Maine Tourism Group Launches Service to Help Members Find Employees

The Maine Tourism Association is casting a wide net to help its members find workers during the state’s busy season. The state’s hospitality industry is feeling a crunch due to limitations on the use of temporary worker visas.

In some ways, Maine’s tourism industry might be a victim of its own success—so many people come to the state each year to enjoy its natural wonder that hiring people to support that tourism industry is a major challenge.

Fortunately, the Maine Tourism Association is ready to help. MTA is bringing on a full-time employee who will specialize in helping connect the association’s members with potential workers who can fill the many seasonal jobs that come up each year.

In a statement to the Portland Press Herald, executive director Chris Fogg said that MTA is planning to cast a wide net to fill the employment need, especially by bringing in workers from other states.

“We’ve seen year after year of successful tourism seasons, and Maine unemployment hovers around 3 percent. These are great pieces of news, but it does mean that there is demand for employees that can’t be met with Maine workers alone,” Fogg explained.

The problem, compounded due to a cut in the number of H-2B visas made available for temporary foreign workers, is serious enough that Maine Senators Susan Collins and Angus King have made calls in the recent past for federal relief on the issue. It’s also had a negative effect on other regional markets with seasonal needs, such as Maryland’s crabbing industry, Ohio’s landscaping industry, and Arizona’s construction field.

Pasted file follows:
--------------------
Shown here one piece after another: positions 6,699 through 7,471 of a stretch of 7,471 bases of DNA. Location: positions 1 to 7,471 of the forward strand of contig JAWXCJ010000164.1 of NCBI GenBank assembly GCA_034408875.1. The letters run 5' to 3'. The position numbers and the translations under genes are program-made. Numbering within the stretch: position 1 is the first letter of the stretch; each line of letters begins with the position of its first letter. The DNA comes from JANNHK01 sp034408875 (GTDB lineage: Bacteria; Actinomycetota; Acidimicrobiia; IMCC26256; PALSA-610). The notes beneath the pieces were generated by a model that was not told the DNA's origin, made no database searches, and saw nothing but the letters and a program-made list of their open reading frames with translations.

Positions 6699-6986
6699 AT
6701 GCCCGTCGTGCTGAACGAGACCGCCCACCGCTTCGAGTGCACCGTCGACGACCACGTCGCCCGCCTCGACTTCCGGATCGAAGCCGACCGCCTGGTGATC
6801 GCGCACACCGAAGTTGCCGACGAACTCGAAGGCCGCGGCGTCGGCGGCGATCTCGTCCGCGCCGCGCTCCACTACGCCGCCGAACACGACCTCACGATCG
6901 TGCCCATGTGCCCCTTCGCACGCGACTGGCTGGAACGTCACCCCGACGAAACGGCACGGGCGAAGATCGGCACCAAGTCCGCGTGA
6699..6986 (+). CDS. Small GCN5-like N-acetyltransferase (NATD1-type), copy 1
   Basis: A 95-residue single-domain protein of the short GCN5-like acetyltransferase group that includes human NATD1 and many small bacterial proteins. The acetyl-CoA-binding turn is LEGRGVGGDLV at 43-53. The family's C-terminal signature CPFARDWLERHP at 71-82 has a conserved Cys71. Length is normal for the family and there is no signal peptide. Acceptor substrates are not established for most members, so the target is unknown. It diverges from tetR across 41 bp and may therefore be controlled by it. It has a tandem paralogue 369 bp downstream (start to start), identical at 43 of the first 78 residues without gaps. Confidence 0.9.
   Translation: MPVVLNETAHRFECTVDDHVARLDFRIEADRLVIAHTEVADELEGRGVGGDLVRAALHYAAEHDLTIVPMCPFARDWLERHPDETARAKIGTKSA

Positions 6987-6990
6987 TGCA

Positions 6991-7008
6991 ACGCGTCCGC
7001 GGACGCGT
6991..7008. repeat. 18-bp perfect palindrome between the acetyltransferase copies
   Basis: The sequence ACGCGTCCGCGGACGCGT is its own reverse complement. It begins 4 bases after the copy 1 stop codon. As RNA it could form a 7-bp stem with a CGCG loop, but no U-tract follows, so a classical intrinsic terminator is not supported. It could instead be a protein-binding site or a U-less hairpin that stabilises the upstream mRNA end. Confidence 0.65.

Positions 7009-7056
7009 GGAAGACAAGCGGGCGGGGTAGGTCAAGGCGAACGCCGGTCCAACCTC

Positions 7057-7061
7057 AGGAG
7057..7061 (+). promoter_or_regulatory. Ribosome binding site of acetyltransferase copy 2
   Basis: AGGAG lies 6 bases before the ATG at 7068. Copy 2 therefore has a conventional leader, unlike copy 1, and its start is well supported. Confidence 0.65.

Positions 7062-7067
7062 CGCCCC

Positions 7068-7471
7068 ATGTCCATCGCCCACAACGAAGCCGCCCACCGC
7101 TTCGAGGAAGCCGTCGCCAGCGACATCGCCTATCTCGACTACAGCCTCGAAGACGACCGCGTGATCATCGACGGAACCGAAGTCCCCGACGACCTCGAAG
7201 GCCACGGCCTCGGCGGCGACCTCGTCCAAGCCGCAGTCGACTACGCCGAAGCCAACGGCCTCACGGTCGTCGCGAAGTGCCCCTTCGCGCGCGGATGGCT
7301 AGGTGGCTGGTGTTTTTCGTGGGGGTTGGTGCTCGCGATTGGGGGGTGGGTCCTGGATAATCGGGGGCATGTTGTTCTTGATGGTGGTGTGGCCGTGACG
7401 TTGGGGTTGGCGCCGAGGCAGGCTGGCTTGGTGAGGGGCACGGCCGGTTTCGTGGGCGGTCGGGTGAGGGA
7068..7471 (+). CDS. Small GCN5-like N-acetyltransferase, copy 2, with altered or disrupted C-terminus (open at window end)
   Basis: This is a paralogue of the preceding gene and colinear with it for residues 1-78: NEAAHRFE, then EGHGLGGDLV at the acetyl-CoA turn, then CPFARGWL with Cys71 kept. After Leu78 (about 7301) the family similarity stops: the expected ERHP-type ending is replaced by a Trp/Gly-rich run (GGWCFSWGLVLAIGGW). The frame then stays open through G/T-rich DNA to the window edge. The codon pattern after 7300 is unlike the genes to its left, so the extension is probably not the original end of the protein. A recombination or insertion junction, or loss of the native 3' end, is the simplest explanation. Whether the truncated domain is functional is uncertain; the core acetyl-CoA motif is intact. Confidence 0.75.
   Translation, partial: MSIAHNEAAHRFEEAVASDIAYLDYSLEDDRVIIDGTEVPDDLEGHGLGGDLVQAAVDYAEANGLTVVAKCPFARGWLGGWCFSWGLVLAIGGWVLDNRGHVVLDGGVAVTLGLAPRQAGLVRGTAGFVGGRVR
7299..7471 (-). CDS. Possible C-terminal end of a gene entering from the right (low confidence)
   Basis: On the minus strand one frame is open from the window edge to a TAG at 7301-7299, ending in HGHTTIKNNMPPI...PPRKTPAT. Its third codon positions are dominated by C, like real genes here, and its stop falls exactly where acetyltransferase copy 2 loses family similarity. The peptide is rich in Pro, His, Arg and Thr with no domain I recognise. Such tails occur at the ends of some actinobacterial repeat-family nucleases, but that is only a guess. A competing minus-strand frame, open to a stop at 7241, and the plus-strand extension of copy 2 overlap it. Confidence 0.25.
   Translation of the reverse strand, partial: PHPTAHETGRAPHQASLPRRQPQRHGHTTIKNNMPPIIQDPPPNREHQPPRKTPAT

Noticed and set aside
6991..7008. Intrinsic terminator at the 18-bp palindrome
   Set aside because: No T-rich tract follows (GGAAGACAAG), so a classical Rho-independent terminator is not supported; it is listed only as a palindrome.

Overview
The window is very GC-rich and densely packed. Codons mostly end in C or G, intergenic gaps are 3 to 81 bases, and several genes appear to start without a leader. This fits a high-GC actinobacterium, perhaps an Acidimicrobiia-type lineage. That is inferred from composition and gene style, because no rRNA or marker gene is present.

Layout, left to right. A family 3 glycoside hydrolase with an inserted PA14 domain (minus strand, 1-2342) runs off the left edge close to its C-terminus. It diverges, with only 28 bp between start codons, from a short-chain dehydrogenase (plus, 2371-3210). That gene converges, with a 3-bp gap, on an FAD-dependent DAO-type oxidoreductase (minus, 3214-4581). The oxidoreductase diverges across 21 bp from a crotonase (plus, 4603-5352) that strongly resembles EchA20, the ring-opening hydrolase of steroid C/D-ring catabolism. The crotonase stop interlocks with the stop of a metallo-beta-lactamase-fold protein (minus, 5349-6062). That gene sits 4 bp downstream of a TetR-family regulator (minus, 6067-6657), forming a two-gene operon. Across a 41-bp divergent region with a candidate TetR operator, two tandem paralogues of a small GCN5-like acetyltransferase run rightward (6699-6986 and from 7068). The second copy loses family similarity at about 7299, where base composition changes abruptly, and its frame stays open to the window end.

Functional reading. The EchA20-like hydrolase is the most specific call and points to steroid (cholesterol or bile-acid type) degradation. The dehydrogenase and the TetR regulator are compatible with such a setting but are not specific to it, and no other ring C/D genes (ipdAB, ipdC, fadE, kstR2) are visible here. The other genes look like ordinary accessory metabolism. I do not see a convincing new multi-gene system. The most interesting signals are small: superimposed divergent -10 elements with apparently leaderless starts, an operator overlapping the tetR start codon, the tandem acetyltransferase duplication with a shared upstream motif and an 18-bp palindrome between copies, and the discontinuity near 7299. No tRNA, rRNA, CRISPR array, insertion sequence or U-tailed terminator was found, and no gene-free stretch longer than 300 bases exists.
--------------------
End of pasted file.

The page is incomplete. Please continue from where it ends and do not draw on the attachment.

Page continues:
Speaking to the Press Herald, Fogg noted that many of MTA’s members—including restaurants, hotels, and local attractions—have had to limit their hours or shut down early because of a lack of workers.

“At some point, the concern is that labor shortages start impacting the visitor experience negatively,” Fogg told the newspaper. “If you don’t have enough people to operate, you can’t give people the experience they expect.”

Mainebiz reports that the MTA program will begin as a pilot that will take place through 2019, with the goal of expanding services to all of its 1,500 members in the future.

The Portland Head Lighthouse in Maine. (CatLane/E+/Getty Images Plus)

Ernie Smith

By Ernie Smith

Ernie Smith is a former senior editor for Associations Now. MORE

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